------------------------------------------------------------------- Seattle Media List (List Subscriber Puts Together An Excellent And Comprehensive List With Contact Information) Date: Mon, 20 Apr 1998 16:44:07 -0700 (PDT) From: turmoil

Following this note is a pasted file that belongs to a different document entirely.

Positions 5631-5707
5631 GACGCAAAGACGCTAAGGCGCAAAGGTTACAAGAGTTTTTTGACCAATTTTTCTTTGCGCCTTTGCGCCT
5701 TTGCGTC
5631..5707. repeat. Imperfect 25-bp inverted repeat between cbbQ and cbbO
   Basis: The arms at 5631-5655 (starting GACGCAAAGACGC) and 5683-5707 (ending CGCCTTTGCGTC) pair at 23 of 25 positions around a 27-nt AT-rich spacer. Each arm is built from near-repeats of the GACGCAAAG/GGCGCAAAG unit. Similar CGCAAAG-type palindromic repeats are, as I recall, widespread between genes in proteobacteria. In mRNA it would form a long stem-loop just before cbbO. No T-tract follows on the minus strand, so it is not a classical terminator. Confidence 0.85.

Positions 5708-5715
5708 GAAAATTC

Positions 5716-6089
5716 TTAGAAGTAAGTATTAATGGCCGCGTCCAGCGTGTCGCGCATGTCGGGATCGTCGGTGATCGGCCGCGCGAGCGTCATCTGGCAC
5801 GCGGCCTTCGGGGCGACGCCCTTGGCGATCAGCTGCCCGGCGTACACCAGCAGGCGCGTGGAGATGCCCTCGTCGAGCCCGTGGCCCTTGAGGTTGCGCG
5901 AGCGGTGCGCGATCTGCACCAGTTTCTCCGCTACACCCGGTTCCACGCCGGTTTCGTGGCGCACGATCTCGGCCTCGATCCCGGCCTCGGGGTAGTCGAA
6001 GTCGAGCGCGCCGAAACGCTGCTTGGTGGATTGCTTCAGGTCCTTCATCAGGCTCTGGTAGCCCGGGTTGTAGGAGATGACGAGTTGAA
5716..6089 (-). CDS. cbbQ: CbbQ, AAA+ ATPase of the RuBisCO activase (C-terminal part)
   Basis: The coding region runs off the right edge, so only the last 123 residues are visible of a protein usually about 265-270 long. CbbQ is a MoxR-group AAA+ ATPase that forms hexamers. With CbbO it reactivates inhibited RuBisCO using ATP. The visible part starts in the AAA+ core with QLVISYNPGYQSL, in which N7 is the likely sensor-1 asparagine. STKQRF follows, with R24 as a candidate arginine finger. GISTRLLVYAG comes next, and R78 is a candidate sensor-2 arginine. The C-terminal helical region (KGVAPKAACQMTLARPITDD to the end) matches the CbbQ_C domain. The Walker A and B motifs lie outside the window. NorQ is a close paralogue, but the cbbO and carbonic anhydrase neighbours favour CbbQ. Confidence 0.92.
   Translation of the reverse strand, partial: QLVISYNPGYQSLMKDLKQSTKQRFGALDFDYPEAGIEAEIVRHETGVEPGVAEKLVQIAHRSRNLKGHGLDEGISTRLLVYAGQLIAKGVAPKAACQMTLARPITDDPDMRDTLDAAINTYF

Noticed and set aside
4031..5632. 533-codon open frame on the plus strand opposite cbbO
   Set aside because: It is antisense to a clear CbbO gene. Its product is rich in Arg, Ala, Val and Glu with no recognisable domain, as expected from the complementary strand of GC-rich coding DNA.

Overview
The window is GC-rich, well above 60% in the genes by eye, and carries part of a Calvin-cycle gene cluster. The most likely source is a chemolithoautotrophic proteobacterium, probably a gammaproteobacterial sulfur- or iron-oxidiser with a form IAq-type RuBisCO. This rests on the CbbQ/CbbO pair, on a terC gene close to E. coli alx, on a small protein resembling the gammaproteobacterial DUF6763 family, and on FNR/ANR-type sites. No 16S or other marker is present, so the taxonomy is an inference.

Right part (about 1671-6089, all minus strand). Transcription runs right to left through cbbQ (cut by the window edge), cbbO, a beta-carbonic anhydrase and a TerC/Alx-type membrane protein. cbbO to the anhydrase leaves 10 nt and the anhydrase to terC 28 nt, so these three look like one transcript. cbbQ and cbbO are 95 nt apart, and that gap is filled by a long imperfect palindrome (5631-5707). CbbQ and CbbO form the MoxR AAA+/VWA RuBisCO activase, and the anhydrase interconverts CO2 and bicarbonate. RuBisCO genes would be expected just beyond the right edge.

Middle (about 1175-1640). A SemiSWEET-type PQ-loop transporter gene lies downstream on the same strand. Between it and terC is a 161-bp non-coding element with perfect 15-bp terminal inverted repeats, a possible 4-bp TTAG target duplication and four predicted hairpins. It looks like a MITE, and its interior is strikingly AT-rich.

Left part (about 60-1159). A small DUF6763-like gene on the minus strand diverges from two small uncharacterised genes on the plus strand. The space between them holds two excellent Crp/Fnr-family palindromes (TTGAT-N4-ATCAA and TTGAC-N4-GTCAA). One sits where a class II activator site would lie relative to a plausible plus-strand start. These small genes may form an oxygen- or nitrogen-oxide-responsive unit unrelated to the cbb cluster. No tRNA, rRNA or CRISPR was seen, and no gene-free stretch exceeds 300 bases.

To: firstname.lastname@example.org Subject: HT: Seattle Media List (LONG) Sender: email@example.com I called each of these Seattle area media outlets in the last few days and asked them for thier snail mail address to send press releases, and also a fax and email for sending press releases. I have only listed FAX numbers and Email Addresses for outlets that accept press releases by that method. With some exception this is Seattle Media Only.... The home of this list is http://seattlemusicweb.com/media Please email corrections or additions to firstname.lastname@example.org hopefully this is useful and not too repetitious of other projects... Newspapers---- Arlington Times (Arlington) 360/435-5757 - voice PO Box 67 Arlington WA 98223 360/435-0999 FAX Asia Today (Seattle) 206/365-8807 Phone rings and rings, no answer... Axis Music & Media Dispatch 360/ 753-6778 120 State Ave NE #181 Olympia WA 98501 360/753-6778 Bainbridge Review (Bainbridge Island) 206) 842-6613 VOICE PO Box 10817 Bainbridge, WA 98110 206/842-5867 FAX email@example.com Ballard News-Tribune (Seattle) 206/783-1244 VOICE 2208 NW Market Street #202 Seattle 98107 789-2455 FAX Beacon Hill News/South District Journal (Seattle) 206/461-1300 VOICE 2314 3rd Ave Seattle, WA 98121-1789 firstname.lastname@example.org NO FAXES Capitol Hill Times (Seattle) 206/461-1300 VOICE 2314 3rd Ave Seattle, WA 98121-1789 email@example.com NO FAXES Catholic Northwest Progress (Seattle) 206/382-4850 VOICE 910 Marion St. Seattle WA 98104 206/382-3487 FAX Central Kitsap Reporter (Bremerton) 360/308-9161 VOICE 9989 Silverdale WAy NW Suite 109 Silverdale, WA 98383 360/308-9363 FAX Chinese Business Journal (Seattle) 206/624-8781 voice mail Daily (Seattle) 206/543-2700 VOICE 132 Communications Box 635928 University of WA Seattle, WA 98295 206/543-2645 FAX Daily Journal of Commerce (Seattle) 206/622-8272 VOICE PO Box 11050 Seattle, WA 98111 206/622-8416 FAX firstname.lastname@example.org Dispatch: City Edition (Seattle) 206/441-8123 2318 2nd Ave. #366 A Seattle, WA 98122 No Fax or email for press releases Please limit press releases to those effecting Bell Town Eastside Week (Kirkland) 206/623-0500 1008 Western Ave. Suite 300 Seattle, WA 98104 206/467-4377 FAX mailto:email@example.com Actually, each writer has his/her own email address - firstname.lastname@example.org is for letters to the editor. email@example.com is the address to the calander section firstname.lastname@example.org is for James Bush who is listed as "politcal writer" complete list of email at http://www.seattleweekly.com/about_us/index.html Facts (Seattle) 206/324-0552 2765 E. Cherry Seattle, WA 98122 206/324-1007 FAX Federal Way News (Federal Way) 253/815-7600 DISCONECTED PHONE! Filipino-American Herald (Seattle) 425/712-1947 Message Machine - 425/771-5230 FAX Hispanic News (Seattle) 206/763-8090 2318 2nd Ave Seattle, WA 98121 206/763-6886 FAX International Examiner (Seattle) 206/624-3925 622 S. Washington Seattle, WA 98104 206/624-3046 FAX Issaquah Press (Issaquah) 425/392-6434 PO Box 1328 Issaquah 98027 425/391-1541 FAX no email please Jewish Transcript (Seattle) 206/441-4553 2041 3rd Ave. Seattle, WA 98121 206/441-2736 FAX email@example.com Journal American (Bellevue) 425/455-2222 PO Box 90130 Bellevue, WA 98009 425/635-0603 FAX each person has own email - if you mail to PO Box, include dept. you would like to recieve it. Journal of Commerce 206/622-8272 PO Box 11050 Seattle, WA 98111 206/622-8416 FAX firstname.lastname@example.org - editor Kirkland Courier (Kirkland) 425/822-9166 733 7th Ave #204 Kirkland WA 98033 Korea Central Daily News (Seattle) 206/365-4000 13749 Midvale Ave Seattle, WA 98133 La Voz (Seattle) 206/461-4891 157 Yesler Way Suite 400 Seattle, WA 98104 206/461-4893 FAX Labor World (Spokane) 509/327-7637 102 E. Boone Ave Suite 107 Spokane, WA 99202 509/327-2331 No Email Madison Park Times (Seattle) 206/461-1300 2314 3rd Ave Seattle, WA 98121-1789 email@example.com NO FAXES Please Medium (Seattle) - also has radio station? KRIZ 206/323-3070 2600 S. Jackson Seattle, WA 98144 NO FAXES - Please snail -mail Mercer Island Reporter (Mercer Island) 206/232-1215 PO 38 Mercer Isl 98040 206/232-1284 FAX firstname.lastname@example.org Morning News Tribune (Tacoma) 253/597-8742 PO Box 11000 Tacoma WA 98411 253/597-8274 FAX email@example.com - crime and saftey team leader - North American Post (Seattle) 206/623-0100 PO Box 3173 Seattle, WA 98114 206/625-1424 FAX Northwest Prime Time Journal (Kirkland) (for 55years + Monthly) 425/827-9737 10827 NE 68th St. K Kirkland, WA 98033 by 12th of month for following month 425/828-9176 FAX firstname.lastname@example.org Olympian (Olympia) 360/754-5400 PO Box 407 Olympia 98507 360/357-0202 FAX Puget Sound Business Journal (Seattle) 206/583-0701 720 3rd Ace Suite 800 Seattle WA 98104 206/447-8510 FAX email@example.com Queen Anne/Magnolia News (Seattle) 206/282-0900 2314 3rd Ave Seattle, WA 98121-1789 firstname.lastname@example.org NO FAXES The Rocket 206/728-7625 2028 5th Ave Seattle, WA 98121 206/728-8827 FAX No Email - Real Change 206/441-3247 2129 2nd Ave. Seattle, WA 98121 call before faxing 441-8847 email@example.com - email is preferred for press releases - Seattle Chinese Post/Northwest Asian Weekly (Seattle) 206/223-0623 414 8th Ave S. Seattle WA 98104 206/223-0626 Seattle Gay News (Seattle) 206/324-4297 1605 12th AVe #31 Seattle, WA 98122 206/322-7188 FAX email down frequently FAX or snail mail better. Seattle Post-Intelligencer (Seattle) 206/467-6000 PO BOX 1909 Seattle, WA 98111 206/448-8166 FAX A complete list of email addresses for metro reporters is available at - http://www.seattle-pi.com/pi/facts/pistaff.html Seattle Press (Seattle) 206/547-9660 No Answer Seattle Times, metro edition (Seattle) 206/464-2200 PO Box 70 Seattle WA 98111 206/464-2261 Seattle Weekly (Seattle) 206/623-0500 1008 Western Ave. Suite 300 Seattle, WA 98104 206/467-4377 FAX mailto:firstname.lastname@example.org Actually, each writer has his/her own email address - email@example.com is for letters to the editor. firstname.lastname@example.org is the address to the calender section email@example.com is for James Bush who is listed as "politcal writer" complete list of email at http://www.seattleweekly.com/about_us/index.html Shisha Journal (Seattle) 253/838-4592 253/838-4069 FAX Small Business Journal (Seattle) 206/281-5854 ???? Wrong number?? Sun (Bremerton) 360/377-3711 PO Box 259 Bremerton 98337 360/479-7681 FAX email only to specific reporters University Herald (Seattle) 206/461-1300 VOICE 2314 3rd Ave Seattle, WA 98121-1789 firstname.lastname@example.org NO FAXES West Seattle Herald/White Center News (Seattle) 206/932-0300 3500 SW Alaska Seattle, WA 98126 206/937-1223 FAX Please do not email press releases Western Viking (Seattle) 206/784-4617 PO Box 70408 Seattle WA 98107 No Fax or Email *** Radio Stations KBLE (Seattle) 206/324-2000 114 Lakeside Ave Seattle, 98122 206/322-4670 FAX email@example.com KBSG (Seattle) 206/343-9700 FAX 1730 Minor Ave. 20th Floor Seattle, WA 98101 206/343-0481 FAX KCIS (Seattle) - christian radio 206/546-7350 left message KCMS (Seattle) 206/546-7350 - same as above KCMU (Seattle) 206/543-2710 KUOW Box 353750 Seattle, WA 98195 206/543-2720 FAX best to fax KEZX (Seattle) 206/441-3699 2615 4th Ave Suite 150 Seattle, WA 98121 We Don't do news KGNW (Seattle) 206/443-8200 Inspiration Radio Group 2815 2nd Ave Suite 550 Seattle WA 98121 206/443-1561 FAX No Email KING (Seattle) 206/448-3981 No News Room. Only accept PSA's for classical events. KIRO (Seattle) 206/726-7000 1820 Eastlake Ave E. Seattle, WA 98102 206/726-7001 FAX firstname.lastname@example.org KISS (Seattle) 206/282-5477 3131 Elliot Ave Suite 750 Seattle, 98121 206/282-3531 FAX No Email KISW (Seattle) 206/285-7625 206/282-7018 FAX to Jim Kampmann Fax is best, no email please. KJR (Seattle) 206/285-2295 190 Queen Anne Ave N. Suite 100 Seattle, 98109 206/286-2376 FAX KKDZ (Seattle) 206/382-1250 disconnected... KKMO (Seattle) 206/287-1500 no answer... ring ring ring... KMPS (Seattle) 206/443-9400 PO Box 24888 Seattle 98124 206/441-1411 FAX No Email KMTT (Seattle) 206/233-1037 1100 Olive Way Suite 1650 Seattle WA 98101 206/233-8979 FAX No Email KNDD (Seattle) 206/622-3251 1100 Olive Way Suite 1550 Seattle, WA 98101 206/682-8349 No Email KNHC (Seattle) 206/281-6215 disconnected number - KNWX (Seattle) 206/726-7000 1820 Eastlake Ave E. Seattle, WA 98102 206/726-7001 email@example.com KOMO (Seattle) 206/223-5700 1809 7th Ave. Suite 200 Seattle, WA 98101 206/516-3110 FAX News 206/516-3179 FAX PSAs (events) no email KPLU (Seattle) 206/340-0230 1/800-677-5758 Pacific Lutheran University. Tacoma, WA 98447 253/535-8332 FAX Please no email press releases KPLZ (Seattle) SAME AS KOMO KRIZ (Seattle) Seattle Medium 206/329-7880 206/323-3070 2600 S. Jackson Seattle, WA 98144 NO FAXES - Please snail -mail KRWM (Seattle) 425/401-0049 No Answer - ring ring ring - KUBE (Seattle) 206/285-2295 190 Queen Anne Ave N Suite 100 Seattle, WA 98109 206/286-2376 FAX KUOW 206/543-2710 Box 353750 Seattle 98195 206/543-2720 FAX KVI (Seattle) See KOMO KXPA 206/292-7800 ring ring ring, no answer... KYCW (Seattle) Young Country KZOK (Seattle) 206/443-1025 PO Box 24888 Seattle, WA 98124 206/727-2345 FAX *** Television Stations KCTS-TV (Seattle) 206/728-6463 401 Mercer St. Seattle, WA 98109 206/443-6691 FAX No Email please KING-TV (Seattle) 206/448-5555 333 Dexter Ave N. Seattle, WA 98109 206/448-4525 FAX No Email Please KIRO-TV (Seattle) 206/728-7777 2807 3rd Ave. Seattle, WA 98121 206/441-4840 FAX firstname.lastname@example.org KOMO-TV (Seattle) 206/443-4145 100 4th Ave Seattle, WA 98109 206/443-3422 FAX better to use mail or FAX